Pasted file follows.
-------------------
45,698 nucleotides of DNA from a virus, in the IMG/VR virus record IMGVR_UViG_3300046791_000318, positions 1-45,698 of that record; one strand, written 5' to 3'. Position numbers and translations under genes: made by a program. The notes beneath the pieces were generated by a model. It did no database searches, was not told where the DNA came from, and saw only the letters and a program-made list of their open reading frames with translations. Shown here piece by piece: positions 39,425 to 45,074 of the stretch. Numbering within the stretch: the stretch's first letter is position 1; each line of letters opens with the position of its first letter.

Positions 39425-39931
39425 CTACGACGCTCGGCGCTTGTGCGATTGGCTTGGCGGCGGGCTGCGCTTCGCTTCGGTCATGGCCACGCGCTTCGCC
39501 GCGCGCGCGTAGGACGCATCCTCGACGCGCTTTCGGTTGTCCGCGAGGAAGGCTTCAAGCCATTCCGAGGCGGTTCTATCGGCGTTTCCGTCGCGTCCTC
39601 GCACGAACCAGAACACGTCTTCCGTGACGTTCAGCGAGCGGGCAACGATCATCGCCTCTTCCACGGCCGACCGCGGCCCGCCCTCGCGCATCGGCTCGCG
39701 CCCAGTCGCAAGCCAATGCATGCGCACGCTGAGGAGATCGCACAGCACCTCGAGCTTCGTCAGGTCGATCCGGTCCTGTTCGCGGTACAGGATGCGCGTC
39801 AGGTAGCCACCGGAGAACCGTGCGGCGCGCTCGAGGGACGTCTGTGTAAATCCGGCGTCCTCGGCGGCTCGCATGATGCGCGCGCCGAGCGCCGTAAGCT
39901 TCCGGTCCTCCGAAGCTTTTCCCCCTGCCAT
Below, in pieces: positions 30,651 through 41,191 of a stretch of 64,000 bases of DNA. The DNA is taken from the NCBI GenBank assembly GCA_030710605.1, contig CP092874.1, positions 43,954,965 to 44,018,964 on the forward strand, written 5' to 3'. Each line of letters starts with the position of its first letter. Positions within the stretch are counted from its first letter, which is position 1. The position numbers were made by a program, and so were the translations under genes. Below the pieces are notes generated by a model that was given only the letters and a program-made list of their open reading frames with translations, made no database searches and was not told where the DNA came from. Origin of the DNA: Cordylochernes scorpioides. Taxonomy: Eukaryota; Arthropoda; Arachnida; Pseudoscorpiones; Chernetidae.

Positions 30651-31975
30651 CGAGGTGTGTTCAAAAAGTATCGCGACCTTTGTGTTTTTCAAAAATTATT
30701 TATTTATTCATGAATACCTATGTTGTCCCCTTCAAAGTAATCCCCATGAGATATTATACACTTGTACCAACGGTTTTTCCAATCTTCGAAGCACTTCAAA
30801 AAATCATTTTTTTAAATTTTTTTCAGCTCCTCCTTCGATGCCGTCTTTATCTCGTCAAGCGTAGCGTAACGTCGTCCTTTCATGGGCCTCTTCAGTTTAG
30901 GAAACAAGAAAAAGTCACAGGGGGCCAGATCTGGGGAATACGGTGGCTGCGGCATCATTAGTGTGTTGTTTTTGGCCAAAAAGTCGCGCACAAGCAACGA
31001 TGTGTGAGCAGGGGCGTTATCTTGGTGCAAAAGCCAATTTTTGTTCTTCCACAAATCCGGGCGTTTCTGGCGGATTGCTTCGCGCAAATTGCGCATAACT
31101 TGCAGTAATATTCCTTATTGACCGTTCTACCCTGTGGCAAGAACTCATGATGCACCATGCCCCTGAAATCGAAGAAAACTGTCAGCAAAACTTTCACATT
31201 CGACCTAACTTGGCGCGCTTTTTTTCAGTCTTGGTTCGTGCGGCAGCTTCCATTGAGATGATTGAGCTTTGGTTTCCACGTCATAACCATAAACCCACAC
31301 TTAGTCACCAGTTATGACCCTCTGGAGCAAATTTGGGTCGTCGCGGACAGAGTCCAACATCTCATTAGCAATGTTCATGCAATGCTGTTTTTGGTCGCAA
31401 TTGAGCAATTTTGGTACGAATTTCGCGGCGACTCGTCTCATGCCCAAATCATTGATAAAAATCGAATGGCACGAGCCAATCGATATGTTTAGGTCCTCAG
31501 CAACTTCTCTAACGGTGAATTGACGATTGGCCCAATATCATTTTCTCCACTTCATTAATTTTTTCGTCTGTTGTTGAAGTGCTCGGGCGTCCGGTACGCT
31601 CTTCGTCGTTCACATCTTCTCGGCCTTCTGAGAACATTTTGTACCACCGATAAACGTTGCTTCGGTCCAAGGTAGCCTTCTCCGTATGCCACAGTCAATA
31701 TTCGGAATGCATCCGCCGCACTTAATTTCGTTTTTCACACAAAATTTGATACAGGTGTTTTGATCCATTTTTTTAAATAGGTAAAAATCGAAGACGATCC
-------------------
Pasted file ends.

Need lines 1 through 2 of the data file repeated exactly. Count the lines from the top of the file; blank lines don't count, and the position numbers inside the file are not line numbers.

45,698 nucleotides of DNA from a virus, in the IMG/VR virus record IMGVR_UViG_3300046791_000318, positions 1-45,698 of that record; one strand, written 5' to 3'. Position numbers and translations under genes: made by a program. The notes beneath the pieces were generated by a model. It did no database searches, was not told where the DNA came from, and saw only the letters and a program-made list of their open reading frames with translations. Shown here piece by piece: positions 39,425 to 45,074 of the stretch. Numbering within the stretch: the stretch's first letter is position 1; each line of letters opens with the position of its first letter.

Positions 39425-39931